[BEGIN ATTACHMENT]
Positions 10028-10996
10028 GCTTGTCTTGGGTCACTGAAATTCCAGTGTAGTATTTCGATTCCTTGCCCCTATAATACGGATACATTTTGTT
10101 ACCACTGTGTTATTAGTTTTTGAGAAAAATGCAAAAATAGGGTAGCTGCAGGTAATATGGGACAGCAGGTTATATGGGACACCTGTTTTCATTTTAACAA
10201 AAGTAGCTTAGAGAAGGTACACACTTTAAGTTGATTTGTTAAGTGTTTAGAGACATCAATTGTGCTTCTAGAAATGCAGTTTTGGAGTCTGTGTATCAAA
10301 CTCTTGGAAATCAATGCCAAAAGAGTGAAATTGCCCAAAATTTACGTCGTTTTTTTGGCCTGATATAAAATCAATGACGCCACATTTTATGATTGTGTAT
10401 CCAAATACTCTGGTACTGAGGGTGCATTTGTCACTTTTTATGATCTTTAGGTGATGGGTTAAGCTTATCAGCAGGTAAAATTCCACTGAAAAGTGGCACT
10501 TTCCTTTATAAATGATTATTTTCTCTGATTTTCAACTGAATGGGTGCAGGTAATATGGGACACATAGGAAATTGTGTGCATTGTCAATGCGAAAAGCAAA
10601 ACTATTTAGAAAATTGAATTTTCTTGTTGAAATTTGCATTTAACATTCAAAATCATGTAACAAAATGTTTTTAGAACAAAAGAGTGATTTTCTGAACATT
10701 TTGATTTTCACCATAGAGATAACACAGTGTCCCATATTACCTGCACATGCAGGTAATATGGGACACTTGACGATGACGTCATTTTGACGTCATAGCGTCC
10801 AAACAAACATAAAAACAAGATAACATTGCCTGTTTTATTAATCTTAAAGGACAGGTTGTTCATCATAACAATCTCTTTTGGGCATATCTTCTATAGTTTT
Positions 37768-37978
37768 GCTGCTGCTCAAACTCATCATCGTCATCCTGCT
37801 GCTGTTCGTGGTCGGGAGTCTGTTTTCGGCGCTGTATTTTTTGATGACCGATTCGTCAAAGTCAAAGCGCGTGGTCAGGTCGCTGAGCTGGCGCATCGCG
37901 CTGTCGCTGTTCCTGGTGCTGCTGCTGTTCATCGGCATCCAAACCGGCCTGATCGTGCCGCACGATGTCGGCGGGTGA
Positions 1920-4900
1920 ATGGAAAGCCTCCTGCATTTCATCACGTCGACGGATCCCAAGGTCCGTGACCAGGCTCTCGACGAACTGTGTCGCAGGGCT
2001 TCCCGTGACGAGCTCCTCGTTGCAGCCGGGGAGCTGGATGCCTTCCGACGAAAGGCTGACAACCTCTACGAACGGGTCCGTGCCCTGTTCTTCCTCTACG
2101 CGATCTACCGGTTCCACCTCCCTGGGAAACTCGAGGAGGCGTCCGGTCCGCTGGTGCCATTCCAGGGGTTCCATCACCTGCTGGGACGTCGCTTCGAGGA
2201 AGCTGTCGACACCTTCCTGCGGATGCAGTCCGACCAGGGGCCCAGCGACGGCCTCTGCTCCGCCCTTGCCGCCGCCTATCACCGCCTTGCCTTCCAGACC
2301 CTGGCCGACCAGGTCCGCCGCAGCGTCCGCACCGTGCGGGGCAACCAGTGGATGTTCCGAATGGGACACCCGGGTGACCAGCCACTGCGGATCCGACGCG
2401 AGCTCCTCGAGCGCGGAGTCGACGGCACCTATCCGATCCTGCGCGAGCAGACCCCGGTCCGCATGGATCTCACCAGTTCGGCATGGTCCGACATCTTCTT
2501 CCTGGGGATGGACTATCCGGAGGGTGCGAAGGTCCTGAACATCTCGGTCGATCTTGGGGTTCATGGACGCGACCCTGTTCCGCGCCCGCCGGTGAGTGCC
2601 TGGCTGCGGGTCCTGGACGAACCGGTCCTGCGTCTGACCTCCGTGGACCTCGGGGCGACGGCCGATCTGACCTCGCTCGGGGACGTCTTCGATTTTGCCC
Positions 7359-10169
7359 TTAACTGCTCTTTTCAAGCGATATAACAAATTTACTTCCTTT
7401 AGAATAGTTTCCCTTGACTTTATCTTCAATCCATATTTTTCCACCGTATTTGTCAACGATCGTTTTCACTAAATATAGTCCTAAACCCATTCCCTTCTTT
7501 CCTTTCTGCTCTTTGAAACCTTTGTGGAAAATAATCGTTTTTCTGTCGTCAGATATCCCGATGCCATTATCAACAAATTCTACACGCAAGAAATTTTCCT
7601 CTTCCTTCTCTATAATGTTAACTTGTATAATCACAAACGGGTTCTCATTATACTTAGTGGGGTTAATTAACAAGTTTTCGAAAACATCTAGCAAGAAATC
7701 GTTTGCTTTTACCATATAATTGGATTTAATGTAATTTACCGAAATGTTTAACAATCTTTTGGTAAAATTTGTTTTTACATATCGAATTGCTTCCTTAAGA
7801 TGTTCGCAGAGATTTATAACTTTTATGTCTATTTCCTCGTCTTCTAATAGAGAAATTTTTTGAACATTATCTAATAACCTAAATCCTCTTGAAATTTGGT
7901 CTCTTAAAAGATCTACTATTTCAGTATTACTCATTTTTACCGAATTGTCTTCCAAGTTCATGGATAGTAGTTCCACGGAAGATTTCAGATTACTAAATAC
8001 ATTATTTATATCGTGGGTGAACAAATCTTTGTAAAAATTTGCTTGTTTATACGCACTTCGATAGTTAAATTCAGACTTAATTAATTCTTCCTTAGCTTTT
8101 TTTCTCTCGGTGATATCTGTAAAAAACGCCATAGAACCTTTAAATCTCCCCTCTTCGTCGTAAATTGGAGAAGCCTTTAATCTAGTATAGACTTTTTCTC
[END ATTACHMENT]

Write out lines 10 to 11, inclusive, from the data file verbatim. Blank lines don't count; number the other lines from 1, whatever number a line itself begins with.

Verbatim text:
10801 AAACAAACATAAAAACAAGATAACATTGCCTGTTTTATTAATCTTAAAGGACAGGTTGTTCATCATAACAATCTCTTTTGGGCATATCTTCTATAGTTTT
Positions 37768-37978